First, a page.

Digital records: avoiding spoliation

by Chirag Verma on July 14, 2015

How to avoid spoliation and sanctions when dealing with digital records

Electronic data is still on the rise -- and so are sanctions relating to the inadvertent destruction of such data prior to litigation. The lack of a responsible records management policy for digital data puts companies at increased risk for censure during litigation. As the volume of online records continues to grow, courts will be increasingly prone to imposing sanctions and fines -- holding businesses accountable for their records management practices.

These risks can be avoided, however. The answer lies in the implementation of a solid retention plan for all your electronic records (including web content, social media, etc). Having a records management policy simplifies litigation and ediscovery. It ensures that your web records will have an acceptable life cycle that includes capture, storage, and methodical destruction (when applicable).

Don’t rely on “safe harbor”

Although Federal Rule 37(e) provides protection for parties that have destroyed electronic evidence “in good faith”, according to a routine schedule when there was no expectation of litigation, companies must be careful not to lean too heavily on this “safe harbor”. There are some caveats to keep in mind:

  • … you already have an operating data management initiative. You must be able to prove that if data was destroyed, it was according to a schedule that was established before litigation began.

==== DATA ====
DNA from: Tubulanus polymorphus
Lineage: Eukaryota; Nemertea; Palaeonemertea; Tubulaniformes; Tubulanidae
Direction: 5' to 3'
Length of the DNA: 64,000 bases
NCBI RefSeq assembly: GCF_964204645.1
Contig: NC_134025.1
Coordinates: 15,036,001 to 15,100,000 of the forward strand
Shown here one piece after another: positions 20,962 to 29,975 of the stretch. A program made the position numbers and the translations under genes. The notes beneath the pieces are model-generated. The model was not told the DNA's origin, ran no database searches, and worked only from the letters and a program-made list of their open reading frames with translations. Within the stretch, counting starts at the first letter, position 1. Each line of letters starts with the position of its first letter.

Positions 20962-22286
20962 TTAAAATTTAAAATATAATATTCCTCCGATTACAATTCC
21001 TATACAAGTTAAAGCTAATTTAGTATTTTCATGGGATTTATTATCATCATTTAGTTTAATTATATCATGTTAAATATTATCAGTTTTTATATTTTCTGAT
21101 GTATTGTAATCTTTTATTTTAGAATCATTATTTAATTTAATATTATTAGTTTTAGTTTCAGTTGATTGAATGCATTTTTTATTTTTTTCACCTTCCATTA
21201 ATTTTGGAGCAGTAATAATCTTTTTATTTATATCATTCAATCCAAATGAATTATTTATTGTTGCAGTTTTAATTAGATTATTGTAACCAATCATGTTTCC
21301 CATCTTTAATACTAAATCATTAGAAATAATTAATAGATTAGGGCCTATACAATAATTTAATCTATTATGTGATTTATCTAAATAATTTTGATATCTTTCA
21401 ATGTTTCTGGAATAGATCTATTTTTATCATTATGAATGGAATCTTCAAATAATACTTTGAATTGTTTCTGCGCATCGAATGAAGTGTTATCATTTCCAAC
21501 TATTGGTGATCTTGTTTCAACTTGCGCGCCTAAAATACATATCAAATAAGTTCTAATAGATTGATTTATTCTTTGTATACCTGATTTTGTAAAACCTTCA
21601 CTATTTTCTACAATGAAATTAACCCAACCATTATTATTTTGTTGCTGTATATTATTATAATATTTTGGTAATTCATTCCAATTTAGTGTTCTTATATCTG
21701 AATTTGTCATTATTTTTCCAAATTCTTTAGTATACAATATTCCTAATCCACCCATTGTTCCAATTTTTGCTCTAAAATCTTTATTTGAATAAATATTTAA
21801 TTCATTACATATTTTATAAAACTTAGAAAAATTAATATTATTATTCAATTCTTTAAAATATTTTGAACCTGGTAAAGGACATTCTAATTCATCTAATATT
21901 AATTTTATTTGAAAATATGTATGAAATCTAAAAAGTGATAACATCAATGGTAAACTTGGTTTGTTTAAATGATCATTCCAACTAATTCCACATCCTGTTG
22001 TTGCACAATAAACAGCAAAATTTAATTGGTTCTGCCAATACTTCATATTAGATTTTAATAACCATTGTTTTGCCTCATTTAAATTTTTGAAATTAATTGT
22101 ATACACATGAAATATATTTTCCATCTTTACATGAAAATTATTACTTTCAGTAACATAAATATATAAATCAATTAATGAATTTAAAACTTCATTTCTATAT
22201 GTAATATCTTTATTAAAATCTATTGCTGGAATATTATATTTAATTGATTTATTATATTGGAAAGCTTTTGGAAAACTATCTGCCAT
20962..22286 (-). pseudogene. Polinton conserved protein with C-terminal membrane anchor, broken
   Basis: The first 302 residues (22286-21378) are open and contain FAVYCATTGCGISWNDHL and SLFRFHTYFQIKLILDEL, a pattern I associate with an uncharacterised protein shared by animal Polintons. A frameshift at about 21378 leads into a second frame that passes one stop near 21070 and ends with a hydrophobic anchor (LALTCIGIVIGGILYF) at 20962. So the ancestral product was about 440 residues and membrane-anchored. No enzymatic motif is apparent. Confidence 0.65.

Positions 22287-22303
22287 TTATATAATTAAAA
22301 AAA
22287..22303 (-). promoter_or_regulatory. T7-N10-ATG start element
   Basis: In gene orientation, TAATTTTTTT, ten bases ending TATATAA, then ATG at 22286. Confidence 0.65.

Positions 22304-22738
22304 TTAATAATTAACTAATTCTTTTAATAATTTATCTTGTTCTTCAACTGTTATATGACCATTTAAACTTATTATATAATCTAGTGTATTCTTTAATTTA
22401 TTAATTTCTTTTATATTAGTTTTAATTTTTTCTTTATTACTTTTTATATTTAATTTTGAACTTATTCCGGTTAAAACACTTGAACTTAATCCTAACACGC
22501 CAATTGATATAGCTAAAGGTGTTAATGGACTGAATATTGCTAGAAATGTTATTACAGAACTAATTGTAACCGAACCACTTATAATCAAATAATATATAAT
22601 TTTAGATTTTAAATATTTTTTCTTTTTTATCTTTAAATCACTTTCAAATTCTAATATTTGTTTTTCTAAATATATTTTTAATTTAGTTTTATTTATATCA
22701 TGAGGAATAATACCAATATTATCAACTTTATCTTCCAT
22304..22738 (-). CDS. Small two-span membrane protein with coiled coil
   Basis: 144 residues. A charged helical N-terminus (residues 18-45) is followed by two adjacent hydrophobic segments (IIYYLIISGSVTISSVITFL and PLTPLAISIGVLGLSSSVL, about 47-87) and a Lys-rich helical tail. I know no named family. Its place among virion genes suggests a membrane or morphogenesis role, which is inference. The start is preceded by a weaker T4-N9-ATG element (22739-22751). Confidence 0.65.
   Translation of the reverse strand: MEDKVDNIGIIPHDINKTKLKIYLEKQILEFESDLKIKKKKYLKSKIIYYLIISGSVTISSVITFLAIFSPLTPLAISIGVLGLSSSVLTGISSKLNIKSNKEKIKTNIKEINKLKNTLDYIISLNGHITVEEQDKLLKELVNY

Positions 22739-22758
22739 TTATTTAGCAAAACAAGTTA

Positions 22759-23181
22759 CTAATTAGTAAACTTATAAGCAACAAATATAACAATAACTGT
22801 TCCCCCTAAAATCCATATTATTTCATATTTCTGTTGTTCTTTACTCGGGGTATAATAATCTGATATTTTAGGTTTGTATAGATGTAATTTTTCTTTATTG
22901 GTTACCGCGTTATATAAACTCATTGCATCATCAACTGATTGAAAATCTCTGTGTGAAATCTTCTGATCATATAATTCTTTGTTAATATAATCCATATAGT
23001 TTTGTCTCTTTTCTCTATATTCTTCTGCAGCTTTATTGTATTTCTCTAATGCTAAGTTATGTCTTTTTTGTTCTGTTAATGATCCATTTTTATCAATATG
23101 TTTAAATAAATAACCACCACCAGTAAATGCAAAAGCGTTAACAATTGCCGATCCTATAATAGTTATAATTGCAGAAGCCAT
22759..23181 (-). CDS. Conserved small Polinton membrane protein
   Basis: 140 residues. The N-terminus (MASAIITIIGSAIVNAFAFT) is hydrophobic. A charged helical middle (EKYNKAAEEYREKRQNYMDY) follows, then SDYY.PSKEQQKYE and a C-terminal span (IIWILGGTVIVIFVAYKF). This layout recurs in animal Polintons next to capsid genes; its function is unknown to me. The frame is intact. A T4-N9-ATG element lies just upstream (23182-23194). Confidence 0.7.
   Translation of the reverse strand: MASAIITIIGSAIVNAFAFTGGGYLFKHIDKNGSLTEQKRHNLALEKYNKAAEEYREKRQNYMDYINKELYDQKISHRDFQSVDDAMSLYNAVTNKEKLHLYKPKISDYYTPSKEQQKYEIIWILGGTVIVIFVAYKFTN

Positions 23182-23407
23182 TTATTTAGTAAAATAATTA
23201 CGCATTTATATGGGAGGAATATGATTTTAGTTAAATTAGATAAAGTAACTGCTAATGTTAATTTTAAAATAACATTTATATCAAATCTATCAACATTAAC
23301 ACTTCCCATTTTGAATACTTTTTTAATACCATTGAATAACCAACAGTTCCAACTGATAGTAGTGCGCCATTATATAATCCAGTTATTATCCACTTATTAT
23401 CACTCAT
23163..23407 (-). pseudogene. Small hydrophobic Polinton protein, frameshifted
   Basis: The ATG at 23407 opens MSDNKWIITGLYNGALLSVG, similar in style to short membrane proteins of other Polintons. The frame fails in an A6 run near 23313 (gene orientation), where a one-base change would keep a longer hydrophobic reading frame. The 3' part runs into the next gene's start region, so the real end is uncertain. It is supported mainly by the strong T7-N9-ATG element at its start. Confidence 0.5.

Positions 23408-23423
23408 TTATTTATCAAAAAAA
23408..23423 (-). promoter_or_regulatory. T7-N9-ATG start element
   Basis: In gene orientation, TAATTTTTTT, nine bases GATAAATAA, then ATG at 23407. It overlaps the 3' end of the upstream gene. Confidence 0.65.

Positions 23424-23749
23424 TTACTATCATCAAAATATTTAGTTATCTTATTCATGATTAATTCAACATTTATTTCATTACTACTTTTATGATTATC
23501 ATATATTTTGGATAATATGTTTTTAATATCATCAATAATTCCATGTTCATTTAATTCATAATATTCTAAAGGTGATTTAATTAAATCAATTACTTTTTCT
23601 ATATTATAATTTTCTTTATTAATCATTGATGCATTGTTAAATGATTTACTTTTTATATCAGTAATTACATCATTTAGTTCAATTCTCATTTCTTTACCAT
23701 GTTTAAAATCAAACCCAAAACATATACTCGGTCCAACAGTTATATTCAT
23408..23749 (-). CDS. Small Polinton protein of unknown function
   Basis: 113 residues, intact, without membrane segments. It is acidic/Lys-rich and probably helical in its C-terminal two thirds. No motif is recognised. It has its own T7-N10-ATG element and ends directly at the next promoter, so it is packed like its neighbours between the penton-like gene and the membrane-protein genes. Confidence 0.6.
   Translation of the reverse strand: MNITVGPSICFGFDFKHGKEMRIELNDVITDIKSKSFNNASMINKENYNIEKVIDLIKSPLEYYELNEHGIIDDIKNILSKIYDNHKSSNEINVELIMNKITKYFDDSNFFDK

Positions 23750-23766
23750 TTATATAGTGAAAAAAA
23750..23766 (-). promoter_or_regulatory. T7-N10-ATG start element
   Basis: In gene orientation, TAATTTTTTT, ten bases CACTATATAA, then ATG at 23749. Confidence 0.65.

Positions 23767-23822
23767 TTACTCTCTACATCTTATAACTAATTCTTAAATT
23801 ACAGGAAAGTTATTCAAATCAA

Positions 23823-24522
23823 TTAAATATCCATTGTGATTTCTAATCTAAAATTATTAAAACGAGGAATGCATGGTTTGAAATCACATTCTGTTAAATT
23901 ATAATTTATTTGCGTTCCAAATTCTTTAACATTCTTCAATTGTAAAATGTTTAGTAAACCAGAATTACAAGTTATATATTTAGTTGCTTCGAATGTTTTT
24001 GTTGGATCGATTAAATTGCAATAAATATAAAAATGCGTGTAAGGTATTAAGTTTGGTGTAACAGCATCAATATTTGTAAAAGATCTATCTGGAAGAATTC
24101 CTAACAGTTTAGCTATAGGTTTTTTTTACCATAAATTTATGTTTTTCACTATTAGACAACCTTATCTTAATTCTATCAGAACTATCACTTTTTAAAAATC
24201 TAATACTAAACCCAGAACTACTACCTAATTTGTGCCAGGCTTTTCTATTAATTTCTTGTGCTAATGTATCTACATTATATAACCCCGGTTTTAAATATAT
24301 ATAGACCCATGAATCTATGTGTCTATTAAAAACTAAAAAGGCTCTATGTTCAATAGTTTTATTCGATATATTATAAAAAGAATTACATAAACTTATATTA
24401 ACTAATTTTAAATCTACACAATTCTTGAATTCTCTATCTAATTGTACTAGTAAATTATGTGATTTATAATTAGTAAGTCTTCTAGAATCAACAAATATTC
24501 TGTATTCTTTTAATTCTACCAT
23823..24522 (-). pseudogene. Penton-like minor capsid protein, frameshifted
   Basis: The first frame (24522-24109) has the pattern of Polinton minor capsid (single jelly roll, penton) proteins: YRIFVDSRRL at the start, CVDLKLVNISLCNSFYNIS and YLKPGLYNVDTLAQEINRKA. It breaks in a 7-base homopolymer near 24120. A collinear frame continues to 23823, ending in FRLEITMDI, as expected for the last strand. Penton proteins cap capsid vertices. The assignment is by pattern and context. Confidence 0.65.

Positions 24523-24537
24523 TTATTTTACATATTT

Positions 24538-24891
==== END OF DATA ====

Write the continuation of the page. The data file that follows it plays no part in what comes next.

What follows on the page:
• … you are able to place a legal hold on your digital data. Once litigation is anticipated, all records must immediately be held unaltered in case they are relevant. Your retention solution must put you in control of your electronic records.

  • … you can easily search your data and retrieve any files that are requested. Having a streamlined solution with powerful search features will empower you to dig up specific files from specific times, without wondering whether some have been inadvertently lost.

The safe harbor rule exists because no business can be expected to keep all digital records indefinitely. But if you don’t have a clearly defined policy for managing your data, the rule won’t get you very far in court.

Worth the investment

Some companies are concerned about the cost of implementing a retention system for their online content. The truth is, the investment is not as expensive as being caught unprepared for a request for electronic evidence. You will either pay for a comprehensive solution that keeps your digital records searchable and court-ready, or you will pay with increased costs and reputation damage when litigation takes you by surprise. Which would you rather do?


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